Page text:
JointHealth™ express   November 27, 2012

Do you have rheumatoid arthritis? We want your valuable input

The Common Drug Review (CDR) is currently welcoming patients and their caregivers to provide input on manufacturer’s submission for a new formulation of abatacept (Orencia®) for the treatment of rheumatoid arthritis (RA). Abatacept is currently administered by intravenous infusion. The new formulation is injectable.

The CDR is part of the Canadian Agency for Drugs and Technologies in Health. The CDR conducts objective, rigorous reviews of the clinical and cost effectiveness of drugs, and provides formulary listing recommendations to the publicly funded drug plans in Canada (except Quebec). To help them make their recommendations, the CDR accepts input from patient groups, like Arthritis Consumer Experts (ACE). We would like to gather your views and share them with the CDR.

These are the questions they are asking:
  1. What are the rheumatoid arthritis (RA) related symptoms and problems that impact the patients' day-to-day life and quality of life? For example: what aspects of RA are more important to control, how does RA affect day-to-day life, and are there any activities that the patient is not able to do as a result of RA?
  2. How well are patients managing their RA with currently available treatments? Examples of the types of information to be included in the answer are:
    • What therapy are patients using for RA?
    • How effective is current therapy in controlling the common aspects of RA?
    • Are there adverse effects that are more difficult to tolerate than others?
    • Are there hardships in accessing current therapy?
    • Are there needs, experienced by some or many patients, which are not being met by current therapy?
    • What are these needs?
  3. What challenges do caregivers face in caring for patients with RA?
    • How do treatments impact on the caregivers' daily routine or lifestyle?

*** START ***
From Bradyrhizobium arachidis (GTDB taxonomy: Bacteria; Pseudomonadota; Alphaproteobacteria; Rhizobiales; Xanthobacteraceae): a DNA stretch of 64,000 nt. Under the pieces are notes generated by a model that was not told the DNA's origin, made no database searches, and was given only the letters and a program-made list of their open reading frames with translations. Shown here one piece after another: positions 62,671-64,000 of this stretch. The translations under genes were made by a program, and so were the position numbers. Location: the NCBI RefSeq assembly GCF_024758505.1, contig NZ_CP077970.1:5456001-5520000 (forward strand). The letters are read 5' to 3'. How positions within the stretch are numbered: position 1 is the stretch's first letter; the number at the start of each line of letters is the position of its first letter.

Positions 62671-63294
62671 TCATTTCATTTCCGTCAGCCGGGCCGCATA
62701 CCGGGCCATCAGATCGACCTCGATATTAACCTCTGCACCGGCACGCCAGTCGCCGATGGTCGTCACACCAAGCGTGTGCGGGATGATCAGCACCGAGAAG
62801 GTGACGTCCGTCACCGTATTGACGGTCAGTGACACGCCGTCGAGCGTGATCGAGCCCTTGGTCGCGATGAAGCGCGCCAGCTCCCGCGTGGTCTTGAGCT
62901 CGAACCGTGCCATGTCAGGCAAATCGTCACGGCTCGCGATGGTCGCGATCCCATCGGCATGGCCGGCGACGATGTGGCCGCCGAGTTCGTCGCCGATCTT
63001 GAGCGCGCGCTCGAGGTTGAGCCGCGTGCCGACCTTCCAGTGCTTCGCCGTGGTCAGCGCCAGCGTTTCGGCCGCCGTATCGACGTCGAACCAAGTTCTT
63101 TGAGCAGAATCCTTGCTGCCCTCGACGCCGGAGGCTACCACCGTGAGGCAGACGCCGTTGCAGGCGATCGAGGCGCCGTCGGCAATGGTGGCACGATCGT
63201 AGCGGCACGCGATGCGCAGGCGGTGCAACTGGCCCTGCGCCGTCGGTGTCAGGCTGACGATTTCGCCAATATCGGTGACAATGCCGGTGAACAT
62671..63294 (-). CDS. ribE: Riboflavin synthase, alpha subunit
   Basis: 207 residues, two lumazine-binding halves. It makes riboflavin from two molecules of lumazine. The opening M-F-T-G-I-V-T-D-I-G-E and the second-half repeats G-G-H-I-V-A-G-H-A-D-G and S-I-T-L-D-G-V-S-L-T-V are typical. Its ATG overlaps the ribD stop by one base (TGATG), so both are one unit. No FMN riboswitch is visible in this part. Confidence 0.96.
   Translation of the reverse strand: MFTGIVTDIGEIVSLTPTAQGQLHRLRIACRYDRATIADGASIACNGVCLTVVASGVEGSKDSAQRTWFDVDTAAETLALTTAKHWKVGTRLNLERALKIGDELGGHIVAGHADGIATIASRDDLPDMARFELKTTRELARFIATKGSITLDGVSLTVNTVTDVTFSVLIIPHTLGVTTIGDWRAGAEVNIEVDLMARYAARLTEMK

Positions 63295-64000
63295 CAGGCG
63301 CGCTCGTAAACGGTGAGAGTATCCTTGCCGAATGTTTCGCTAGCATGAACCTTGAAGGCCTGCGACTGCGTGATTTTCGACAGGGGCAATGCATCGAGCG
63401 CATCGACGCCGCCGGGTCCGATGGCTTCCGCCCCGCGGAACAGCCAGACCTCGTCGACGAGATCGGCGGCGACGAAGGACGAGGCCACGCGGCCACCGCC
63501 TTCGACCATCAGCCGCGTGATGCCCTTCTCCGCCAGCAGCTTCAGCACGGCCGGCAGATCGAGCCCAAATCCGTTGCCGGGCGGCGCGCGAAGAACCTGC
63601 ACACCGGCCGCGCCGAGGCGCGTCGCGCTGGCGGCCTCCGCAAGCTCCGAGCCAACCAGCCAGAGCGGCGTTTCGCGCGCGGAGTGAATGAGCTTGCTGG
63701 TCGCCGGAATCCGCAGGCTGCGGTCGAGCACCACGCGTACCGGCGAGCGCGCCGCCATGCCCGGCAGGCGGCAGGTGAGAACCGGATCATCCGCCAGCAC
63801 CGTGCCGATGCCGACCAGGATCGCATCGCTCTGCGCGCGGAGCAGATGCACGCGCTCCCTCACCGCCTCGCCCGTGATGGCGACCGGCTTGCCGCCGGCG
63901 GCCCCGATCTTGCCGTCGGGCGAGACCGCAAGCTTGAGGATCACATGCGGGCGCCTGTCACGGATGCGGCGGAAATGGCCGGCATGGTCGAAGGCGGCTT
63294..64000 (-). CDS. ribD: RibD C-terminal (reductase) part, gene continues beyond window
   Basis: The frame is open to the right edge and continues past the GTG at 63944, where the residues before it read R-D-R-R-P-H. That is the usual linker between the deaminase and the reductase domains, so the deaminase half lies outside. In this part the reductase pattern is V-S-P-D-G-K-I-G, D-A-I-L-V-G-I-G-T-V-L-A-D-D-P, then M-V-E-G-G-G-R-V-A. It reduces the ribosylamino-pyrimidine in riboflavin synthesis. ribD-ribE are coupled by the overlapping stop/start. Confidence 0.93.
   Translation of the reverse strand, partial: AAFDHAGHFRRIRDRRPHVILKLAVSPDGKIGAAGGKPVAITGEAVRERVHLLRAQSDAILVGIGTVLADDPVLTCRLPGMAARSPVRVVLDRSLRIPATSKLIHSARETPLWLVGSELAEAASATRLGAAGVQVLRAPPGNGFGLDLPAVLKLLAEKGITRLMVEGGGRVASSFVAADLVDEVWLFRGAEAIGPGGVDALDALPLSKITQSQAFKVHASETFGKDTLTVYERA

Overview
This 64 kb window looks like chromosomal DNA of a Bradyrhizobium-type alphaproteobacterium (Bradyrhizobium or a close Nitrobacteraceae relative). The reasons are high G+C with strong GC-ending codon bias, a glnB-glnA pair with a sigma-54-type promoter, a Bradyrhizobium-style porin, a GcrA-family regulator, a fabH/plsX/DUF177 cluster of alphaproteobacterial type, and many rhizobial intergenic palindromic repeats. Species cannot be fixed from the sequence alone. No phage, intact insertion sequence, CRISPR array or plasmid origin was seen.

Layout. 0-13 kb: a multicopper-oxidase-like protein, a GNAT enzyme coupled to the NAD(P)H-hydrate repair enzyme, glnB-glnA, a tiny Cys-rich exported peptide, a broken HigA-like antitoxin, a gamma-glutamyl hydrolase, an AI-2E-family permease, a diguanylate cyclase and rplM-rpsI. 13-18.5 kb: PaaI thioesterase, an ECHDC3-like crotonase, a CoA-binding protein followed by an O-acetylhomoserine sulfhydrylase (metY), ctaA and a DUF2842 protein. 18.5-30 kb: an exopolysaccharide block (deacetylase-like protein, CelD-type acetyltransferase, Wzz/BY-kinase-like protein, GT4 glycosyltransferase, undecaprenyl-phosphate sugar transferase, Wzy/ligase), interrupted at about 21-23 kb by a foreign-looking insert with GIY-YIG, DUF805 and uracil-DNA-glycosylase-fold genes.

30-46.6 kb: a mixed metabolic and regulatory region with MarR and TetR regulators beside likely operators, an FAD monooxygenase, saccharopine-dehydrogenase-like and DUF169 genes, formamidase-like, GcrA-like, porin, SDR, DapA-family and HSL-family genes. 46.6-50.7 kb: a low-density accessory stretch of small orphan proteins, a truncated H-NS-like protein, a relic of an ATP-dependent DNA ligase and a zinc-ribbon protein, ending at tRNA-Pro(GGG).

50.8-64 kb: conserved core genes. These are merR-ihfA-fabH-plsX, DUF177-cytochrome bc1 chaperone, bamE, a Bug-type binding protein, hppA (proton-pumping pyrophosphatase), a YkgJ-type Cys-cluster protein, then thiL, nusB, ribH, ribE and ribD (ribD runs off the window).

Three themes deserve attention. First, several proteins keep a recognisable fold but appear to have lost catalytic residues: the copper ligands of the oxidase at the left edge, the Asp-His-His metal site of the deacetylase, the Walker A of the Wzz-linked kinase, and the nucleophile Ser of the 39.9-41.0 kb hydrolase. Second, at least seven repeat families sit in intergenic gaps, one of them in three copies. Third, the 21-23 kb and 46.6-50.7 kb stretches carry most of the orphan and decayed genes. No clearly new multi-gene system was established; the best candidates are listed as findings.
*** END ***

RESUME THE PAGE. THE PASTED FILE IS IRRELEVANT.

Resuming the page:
• Are there challenges in dealing with adverse effects related to current therapy?
  4. What challenges do caregivers face in caring for patients with RA?
    • Is it expected that the lives of patients will be improved by injectable abatacept, and how?
    • Is there a particular gap or unmet patient need in current therapy that injectable abatacept will help alleviate?
    • Would patients be willing to experience serious adverse effects with injectable abatacept if they experienced other benefits from the medication?
    • How much improvement in the condition would be considered adequate? What other benefits might injectable abatacept have, for example, fewer hospital visits or less time off work?
  5. What experiences have patients had to date with injectable abatacept as part of a clinical trial or through a manufacturer's compassionate supply?
    • What positive and negative effects does injectable abatacept have on the condition?
    • Which symptoms does injectable abatacept manage better than the existing therapy (as intravenous infusion) and which ones does it manage less effectively?
    • Does injectable abatacept cause adverse effects?
    • Which adverse effects are acceptable and which ones are not?
    • Is injectable abatacept easier to use?
    • How is injectable abatacept expected to change a patient's long-term health and well-being?
If you live with RA or care for someone with the disease, please send us your input. Patient groups are given 20 business days to share people’s experiences and expectations of medications, so please provide your input by Monday, December 17, 2012, so that we may submit a report by the December 21 deadline. Your input will be anonymous, unless you expressly state that you wish to have your name included in the submission.

Please contact us at to provide your input or arrange for a phone interview.